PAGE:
Good Earnings: Can Apple Maintain the Craze?

Includes: AAPL, GOOG
by: Alex Cook

Apple’s (NASDAQ:AAPL) earnings Tuesday were impressive (see earnings call transcript here). While most of the earnings beat was driven by better than expected smartphone sales, I have to say, the iPad also seemed to have beat my expectations. Here is where I went wrong as far as the iPad, and what it means going forward.

To be clear, while I was bearish on the iPad, I was not necessarily bearish on Apple as a whole. Apple’s international smartphone sales have been impressive, and smartphone sales in the United States could have more room to grow if Apple expands to Verizon (NYSE:VZ), as rumors have suggested.

Back to the self-reflection: My initial expectations for the iPad tablet were not high. As I said in that article, I would call myself out if I was wrong. Mea culpa: it may not have been so. It will take some time for me to deconstruct how much of the revenue came from iPad sales. But preliminarily, although Tim Cook will certainly only speak positively about the iPad, it has in fact performed better than I expected.

Why I dropped the ball on the iPad

Thinking back, when I was making my predictions about iPad sales, I was operating under the assumption that consumers seek to maximize utility from a selection of differently-priced goods and a limited income. In my traditional economic view, I assumed that consumers were generally rational.

That was a bad assumption. Moreover, after growing up and seeing Beanie Babies, Pokemon, Krispy Kreme Donuts (KKD) (remember them when they first came out?), bottled water that people outside of third-world Malaria zones actually pay money for, and phone ringtones that aren’t for free–I should have known better. I actually went to an Apple store recently to try the iPad, and I maintain that the keyboard and interface is clumsy, that no USB ports and no Flash support is a problem, and I maintain that it is a fundamental leap backwards in technology–a leap back to the days of watered down services like the old America Online, albeit in a prettier package. I maintain that I personally would rather get a $400 laptop, which would cost less and have much more functionality.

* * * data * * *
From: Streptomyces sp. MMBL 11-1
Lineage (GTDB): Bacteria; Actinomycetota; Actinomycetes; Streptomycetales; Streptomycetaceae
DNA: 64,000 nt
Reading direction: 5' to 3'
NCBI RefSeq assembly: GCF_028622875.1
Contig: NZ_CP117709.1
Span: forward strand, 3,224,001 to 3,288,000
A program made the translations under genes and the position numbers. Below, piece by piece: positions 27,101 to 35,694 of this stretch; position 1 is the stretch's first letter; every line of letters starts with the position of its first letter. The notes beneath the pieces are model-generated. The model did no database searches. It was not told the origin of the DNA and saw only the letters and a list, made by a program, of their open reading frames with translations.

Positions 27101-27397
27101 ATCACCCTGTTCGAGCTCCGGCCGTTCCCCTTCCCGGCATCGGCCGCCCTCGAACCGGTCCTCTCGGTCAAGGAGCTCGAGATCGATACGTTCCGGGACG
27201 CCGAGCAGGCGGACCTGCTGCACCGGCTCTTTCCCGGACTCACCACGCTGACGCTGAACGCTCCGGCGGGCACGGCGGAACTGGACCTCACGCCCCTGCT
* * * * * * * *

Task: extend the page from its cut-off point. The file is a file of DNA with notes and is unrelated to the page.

I maintained my initial opinion when actual initial iPad sales turned out to be significantly below the widely-quoted estimate from Piper Jaffray. Also, some of the thoroughly amusing hate mail and comments on my Seeking Alpha post reinforced in my mind the idea that this would not have too much appeal outside of the hardcore Apple enthusiast crowd.

That all said…it didn’t seem to matter. The takeaway lesson for me is to not try to bet against a consumer craze while it is still in full effect.

Going forward: Can the craze be maintained?

I found it interesting that AAPL actually sold off slightly Tuesday, despite the very impressive earnings report. It could be that the great earnings were already priced in. Investors who currently own a position that has given them a solid return might want to consider taking a profit or putting in a downside stop to lock in gains.

Another thing to consider is that while Apple’s smartphones will likely continue to impress for some time, especially with the next-generation iPhone speculated to arrive in the summer, Apple’s competitors are stepping their game up as well.

Keep an eye on the Google’s (NASDAQ:GOOG) activity, which has been expanding into the mobile devices space. One thing that intrigues me about Google is the Nexus One smartphone, a collaboration between Google and the Taiwanese smartphone maker HTC. Sales so far of the Nexus One have been disappointing, but a company with the creativity and financial weight of Google can afford to tinker until they get the right formula. Also, Nexus One sales could probably improve if the phone was offered in plans other than just T-Mobile. According to the Nexus One website, the phone will be “Coming Soon” to Verizon and Vodafone (NASDAQ:VOD), but no date is specified.

Apple nowadays is essentially a mobile devices manufacturer; the company brings in more revenue from smartphones than computers. Steve Jobs’ and Tim Cook’s challenge going forward will be to maintain the craze that they have built on Apple products.

I will also be curious to see iPad sales a few months from now in order to see if the device can truly get mainstream appeal outside of hardcore Apple enthusiasts and early adopters; initial sales were bound to be above average. Can the craze be maintained?

Disclosure: None

Disclosure: None